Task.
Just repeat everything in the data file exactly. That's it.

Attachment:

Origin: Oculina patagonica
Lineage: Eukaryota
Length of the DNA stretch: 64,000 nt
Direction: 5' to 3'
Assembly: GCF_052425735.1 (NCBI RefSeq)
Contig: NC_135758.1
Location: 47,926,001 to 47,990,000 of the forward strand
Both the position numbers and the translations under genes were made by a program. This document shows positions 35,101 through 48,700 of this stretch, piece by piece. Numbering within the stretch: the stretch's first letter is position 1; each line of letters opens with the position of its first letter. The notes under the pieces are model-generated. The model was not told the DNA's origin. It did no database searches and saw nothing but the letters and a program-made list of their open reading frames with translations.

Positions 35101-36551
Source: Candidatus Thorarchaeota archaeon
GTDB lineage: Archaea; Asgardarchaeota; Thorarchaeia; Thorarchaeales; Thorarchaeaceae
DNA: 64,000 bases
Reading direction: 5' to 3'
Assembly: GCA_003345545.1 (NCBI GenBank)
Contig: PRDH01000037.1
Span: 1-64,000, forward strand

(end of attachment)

Origin: Oculina patagonica
Lineage: Eukaryota
Length of the DNA stretch: 64,000 nt
Direction: 5' to 3'
Assembly: GCF_052425735.1 (NCBI RefSeq)
Contig: NC_135758.1
Location: 47,926,001 to 47,990,000 of the forward strand
Both the position numbers and the translations under genes were made by a program. This document shows positions 35,101 through 48,700 of this stretch, piece by piece. Numbering within the stretch: the stretch's first letter is position 1; each line of letters opens with the position of its first letter. The notes under the pieces are model-generated. The model was not told the DNA's origin. It did no database searches and saw nothing but the letters and a program-made list of their open reading frames with translations.

Positions 35101-36551
Source: Candidatus Thorarchaeota archaeon
GTDB lineage: Archaea; Asgardarchaeota; Thorarchaeia; Thorarchaeales; Thorarchaeaceae
DNA: 64,000 bases
Reading direction: 5' to 3'
Assembly: GCA_003345545.1 (NCBI GenBank)
Contig: PRDH01000037.1
Span: 1-64,000, forward strand